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Movie Review: The Fellowship of the Ring: The Two Towers




WARNING: If you're considering viewing this with your young children:
This film is definitely not for young children or the faint of heart -- it's a grown-up movie with scary and violent dream imagery, which parents should see for themselves before allowing their children to view it.
Recommended
for kids age 10 and up based upon parental approval.  Rated PG-13 for epic battle sequences and some scary images.


For the legions of Lord of the Rings fans who flocked to last year’s The Fellowship of the Ring – the wait is over! The second part of director Peter Jackson’s ambitious adaptation of J.R.R. Tolkien’s trilogy The Lord of the Rings opens where the first left off.The title, The Two Towers, refers to Saruman’s tower of Orthanc and Sauron’s tower of Barad-dur, which are teamed in an unholy alliance. According to director/writer Peter Jackson, “It’s a story of genocide to some degree, of these two evil forces deciding that the race of Man must be eliminated from the face of the earth.”




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In this second film, Jackson and his collaborators bring front and center Tolkien’s themes of good vs. evil, nature vs. industry and friendship vs. the forces of corruption.


oBodyTextIndent2 style="TEXT-INDENT: 0in">“What we are trying to do is honor these themes,” Jackson says. “And while you can never be totally faithful to a book – especially a book over 1,000 pages – we have tried to incorporate the things that Tolkien cared about and make them the fabric of the films.”


oBodyTextIndent2 style="TEXT-INDENT: 0in">The Two Towers expands the world of Middle-earth introduced in the first film. “The second story involves the characters being split and each character has an individual journey,” says Elijah Wood, who plays Frodo. “The world becomes larger, so it’s a lot more interesting dramatically and visually. It’s three movies, but it is one story.”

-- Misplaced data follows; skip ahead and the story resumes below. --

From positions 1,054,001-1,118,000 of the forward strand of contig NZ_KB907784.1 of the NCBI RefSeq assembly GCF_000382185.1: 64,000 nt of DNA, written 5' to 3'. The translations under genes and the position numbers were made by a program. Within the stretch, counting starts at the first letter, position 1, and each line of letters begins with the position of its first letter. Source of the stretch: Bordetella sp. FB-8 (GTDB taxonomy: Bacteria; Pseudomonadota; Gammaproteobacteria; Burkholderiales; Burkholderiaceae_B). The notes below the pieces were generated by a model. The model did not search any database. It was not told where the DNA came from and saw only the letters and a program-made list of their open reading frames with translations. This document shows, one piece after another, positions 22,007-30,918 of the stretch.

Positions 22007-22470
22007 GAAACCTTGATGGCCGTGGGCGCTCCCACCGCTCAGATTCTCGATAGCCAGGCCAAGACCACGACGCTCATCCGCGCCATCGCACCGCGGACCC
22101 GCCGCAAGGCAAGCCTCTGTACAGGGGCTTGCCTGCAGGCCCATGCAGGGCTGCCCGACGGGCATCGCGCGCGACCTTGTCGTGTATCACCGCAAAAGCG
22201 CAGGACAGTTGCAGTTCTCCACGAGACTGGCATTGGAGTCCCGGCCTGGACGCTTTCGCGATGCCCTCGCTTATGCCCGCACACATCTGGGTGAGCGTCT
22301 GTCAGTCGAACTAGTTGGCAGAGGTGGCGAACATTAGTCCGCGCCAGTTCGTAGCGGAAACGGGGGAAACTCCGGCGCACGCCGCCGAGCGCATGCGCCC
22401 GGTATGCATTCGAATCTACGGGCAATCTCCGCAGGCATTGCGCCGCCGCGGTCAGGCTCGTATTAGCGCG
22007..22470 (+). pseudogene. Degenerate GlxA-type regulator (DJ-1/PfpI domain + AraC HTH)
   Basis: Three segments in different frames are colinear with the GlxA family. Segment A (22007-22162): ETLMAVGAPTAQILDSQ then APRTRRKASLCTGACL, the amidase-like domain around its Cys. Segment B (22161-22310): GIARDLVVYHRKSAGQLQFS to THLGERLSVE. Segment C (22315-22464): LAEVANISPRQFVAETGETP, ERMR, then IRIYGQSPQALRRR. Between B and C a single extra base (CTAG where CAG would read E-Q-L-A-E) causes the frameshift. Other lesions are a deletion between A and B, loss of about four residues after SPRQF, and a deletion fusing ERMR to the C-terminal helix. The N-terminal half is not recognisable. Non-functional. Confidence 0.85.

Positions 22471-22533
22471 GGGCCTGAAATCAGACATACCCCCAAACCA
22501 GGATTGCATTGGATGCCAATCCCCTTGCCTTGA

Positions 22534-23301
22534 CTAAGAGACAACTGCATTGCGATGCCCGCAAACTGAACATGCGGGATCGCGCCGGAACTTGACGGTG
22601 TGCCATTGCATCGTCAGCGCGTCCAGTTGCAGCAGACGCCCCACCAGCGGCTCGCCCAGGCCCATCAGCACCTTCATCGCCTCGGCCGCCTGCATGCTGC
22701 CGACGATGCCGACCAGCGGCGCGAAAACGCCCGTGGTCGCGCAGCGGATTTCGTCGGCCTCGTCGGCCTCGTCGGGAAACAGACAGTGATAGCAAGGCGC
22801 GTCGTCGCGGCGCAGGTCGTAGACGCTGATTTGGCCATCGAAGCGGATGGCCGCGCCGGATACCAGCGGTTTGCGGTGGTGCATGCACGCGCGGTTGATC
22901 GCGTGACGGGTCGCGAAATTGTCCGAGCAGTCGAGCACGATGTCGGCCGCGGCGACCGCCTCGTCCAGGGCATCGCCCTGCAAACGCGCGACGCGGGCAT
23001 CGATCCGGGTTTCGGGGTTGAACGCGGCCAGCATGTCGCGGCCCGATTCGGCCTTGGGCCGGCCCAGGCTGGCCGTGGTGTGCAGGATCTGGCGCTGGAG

oNormal>“People are anticipating the next chapter of what happens because it becomes much more dynamic, and much more interesting, in my opinion,” Wood says. “There are more battles and, of course, you’ve got the inclusion of Gollum, which is one of my all-time favorite characters in literature.”


oNormal>Gollum, we discover, is not all he first appears to be. In fact, he was once a hobbit like Frodo, but his 500-year possession of the Ring has warped his body and mind past recognition.


oNormal>“Not all of the new characters of The Two Towers are played by human beings,” notes Jackson dryly. Both Gollum and Treebeard are digital characters created by WETA Digital Studios in New Zealand. Richard Taylor, who won two Oscars for his work on The Fellowship feels the stakes on this movie have been raised both in regard to the story and in terms of the design and visual effects.




“I wait in great anticipation as we hold out to see what audiences are going to think about The Two Towers, because the first film has been hailed as this incredible epic, but that’s nothing compared to what’s to come,” he says.


For example, the film depicts the colossal battle at Helm’s Deep, in which thousands of Uruk-hai soldiers storm the Rohan fortress, through an intricate combination of live action, miniatures and digital effects. And it is here that Aragorn must rise to the occasion and unite the human kingdoms of Rohan and Gondor against the evil axis that threatens the destruction and enslavement of Middle-earth. Will he triumph or will the forces of darkness prevail?


This film is definitely not for young children or the faint of heart -- it's a grown-up movie with scary and violent dream imagery, which parents should see for themselves before allowing their children to view it. Recommended for kids age 10 and up based upon parental approval.  Rated PG-13 for epic battle sequences and some scary images.


More Movie Reviews of new and recent releases.

From United Parenting Publications, January 2003.


 


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